The following real estate photo tips will help you to get started as a professional photographer. But even if you are not looking to make this a career move, these tips would help you nevertheless to get cleaner, more professional looking images, in case you are looking to list your home for sale. All you need is a camera that allows you to control your exposures manually and a photo editing software like Photoshop or Lightroom.
There are two ways to approach a real estate photography. You can either start with the absolute basic and then spend hours processing each image in Photoshop or get much of the image right in-camera and later just blend everything together and do light retouching to ready the finished product. The later requiring you to depend more on tools to get a usable photo straight out of camera.
Real estate photography requires many of the same techniques you would normally use when photographing architecture. And just to clear the air, you don’t need anything more than you would need to set-up a small studio.
We will shall talk about the tools for real estate photography later. But first we shall concentrate on the basic approach. The basic approach for any real estate photography is to ensure that there are lots of light to expose the inside of the property. So, turn on the lights inside the room and ensure that every nook and corner is properly illuminated. Set up your flash / strobe to compensate for any color temperature from the lights in the room.
Pull away the curtains to ensure there is some light coming through the window. Hopefully the lights is not too harsh. If the light is too harsh pull down the blinds and then gently open them up a bit to diffuse the light and make it softer.
For every room that you photograph, ensure that you have an image from all four corners to cover the entire four-corner perspective. This would allow you to choose the best one when you finally sit down to process them.
Composition is critical to any type of photography and the basic elements of composition apply to real estate photography as well. An important thing to note in your composition is that nothing should be out of place in the image. If the furniture are not in place and your experience tells you that they can be better arranged, take permission and do that. Your clients will love you for the photos.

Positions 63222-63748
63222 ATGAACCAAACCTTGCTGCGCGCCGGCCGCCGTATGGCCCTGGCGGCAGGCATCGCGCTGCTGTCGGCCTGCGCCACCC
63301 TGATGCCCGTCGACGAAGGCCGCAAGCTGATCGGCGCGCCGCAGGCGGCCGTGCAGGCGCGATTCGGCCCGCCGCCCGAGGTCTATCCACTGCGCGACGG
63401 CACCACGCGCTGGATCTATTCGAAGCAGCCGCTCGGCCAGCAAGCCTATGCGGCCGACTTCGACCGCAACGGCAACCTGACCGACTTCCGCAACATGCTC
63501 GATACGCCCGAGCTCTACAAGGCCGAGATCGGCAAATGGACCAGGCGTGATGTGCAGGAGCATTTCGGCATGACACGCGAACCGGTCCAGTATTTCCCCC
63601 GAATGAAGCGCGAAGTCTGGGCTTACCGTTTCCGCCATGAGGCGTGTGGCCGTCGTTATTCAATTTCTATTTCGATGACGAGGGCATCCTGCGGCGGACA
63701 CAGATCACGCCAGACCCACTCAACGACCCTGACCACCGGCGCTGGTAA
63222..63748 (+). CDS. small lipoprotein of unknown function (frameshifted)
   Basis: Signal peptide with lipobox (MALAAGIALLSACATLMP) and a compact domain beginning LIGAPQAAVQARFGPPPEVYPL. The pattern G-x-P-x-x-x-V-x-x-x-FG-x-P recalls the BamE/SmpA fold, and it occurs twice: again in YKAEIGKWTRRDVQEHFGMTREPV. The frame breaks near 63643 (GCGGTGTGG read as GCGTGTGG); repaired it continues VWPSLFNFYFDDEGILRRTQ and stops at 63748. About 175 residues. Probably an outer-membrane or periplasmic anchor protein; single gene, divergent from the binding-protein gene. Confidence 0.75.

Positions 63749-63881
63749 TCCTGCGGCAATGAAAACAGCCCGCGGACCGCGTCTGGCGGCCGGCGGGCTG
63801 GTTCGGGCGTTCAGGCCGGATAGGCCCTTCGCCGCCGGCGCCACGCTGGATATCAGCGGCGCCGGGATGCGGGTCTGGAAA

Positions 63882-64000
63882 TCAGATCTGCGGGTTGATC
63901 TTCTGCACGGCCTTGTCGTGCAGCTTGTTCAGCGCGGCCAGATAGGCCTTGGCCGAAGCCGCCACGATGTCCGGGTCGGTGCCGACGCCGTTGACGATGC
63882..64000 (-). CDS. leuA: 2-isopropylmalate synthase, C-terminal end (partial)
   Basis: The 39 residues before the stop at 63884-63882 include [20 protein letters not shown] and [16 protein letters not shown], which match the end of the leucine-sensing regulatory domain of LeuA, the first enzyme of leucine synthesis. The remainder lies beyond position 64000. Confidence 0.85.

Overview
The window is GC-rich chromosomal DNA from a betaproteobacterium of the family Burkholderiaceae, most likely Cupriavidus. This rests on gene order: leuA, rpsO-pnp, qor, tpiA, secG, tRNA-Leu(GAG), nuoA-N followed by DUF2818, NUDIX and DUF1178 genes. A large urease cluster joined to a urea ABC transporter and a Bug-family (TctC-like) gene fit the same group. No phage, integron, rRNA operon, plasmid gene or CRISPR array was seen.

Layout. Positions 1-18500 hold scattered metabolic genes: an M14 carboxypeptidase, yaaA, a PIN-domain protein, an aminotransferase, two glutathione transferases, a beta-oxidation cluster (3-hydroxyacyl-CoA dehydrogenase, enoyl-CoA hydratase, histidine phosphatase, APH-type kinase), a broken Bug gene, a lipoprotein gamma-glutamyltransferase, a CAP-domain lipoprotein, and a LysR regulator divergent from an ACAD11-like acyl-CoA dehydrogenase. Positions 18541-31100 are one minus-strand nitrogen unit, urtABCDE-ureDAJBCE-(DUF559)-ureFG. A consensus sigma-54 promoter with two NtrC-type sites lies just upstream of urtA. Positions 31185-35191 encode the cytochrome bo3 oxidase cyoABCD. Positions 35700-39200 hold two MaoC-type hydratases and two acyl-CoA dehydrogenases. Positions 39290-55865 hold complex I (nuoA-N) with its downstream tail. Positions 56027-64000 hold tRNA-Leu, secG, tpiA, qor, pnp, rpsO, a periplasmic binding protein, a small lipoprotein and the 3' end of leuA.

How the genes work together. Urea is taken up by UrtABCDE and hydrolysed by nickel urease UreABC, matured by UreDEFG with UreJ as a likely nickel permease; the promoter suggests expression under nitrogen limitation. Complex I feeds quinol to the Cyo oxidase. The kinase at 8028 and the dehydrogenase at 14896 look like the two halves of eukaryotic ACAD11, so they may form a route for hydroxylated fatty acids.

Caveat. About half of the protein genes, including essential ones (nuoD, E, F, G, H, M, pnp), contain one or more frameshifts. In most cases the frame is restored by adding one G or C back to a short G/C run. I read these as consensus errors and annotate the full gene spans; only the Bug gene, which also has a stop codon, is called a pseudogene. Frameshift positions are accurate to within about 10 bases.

Let’s start with the ISO as this is something that is often overlooked. The last thing that you would want is noise in your images. Noise can pose a problem when you want to have a clean pin-sharp photo of the interior of a house. Noise reduction uses some degree of image blurring and that creates softness, something that is unacceptable for real estate photos. So set your camera to the lowest ISO setting possible on your camera.
Aperture should be set to something like f/11 or smaller. This depends on a few things. First is the size of the room you are photographing. If the room is too big, even f/11 would be insufficient.
Shutter speed is the final element of the exposure triangle. Since you are using a tripod there should be no worries using a slow shutter speed. Remember, shutter speed controls the amount of ambient light that you are going to capture. You don’t need it to be any slower than necessary. Slow shutter speed can also contribute to noise as the sensor captures light over a longer time frame. Instead of a single slow shutter exposure you can make several exposures and then blend them together.
Auto Exposure Bracketing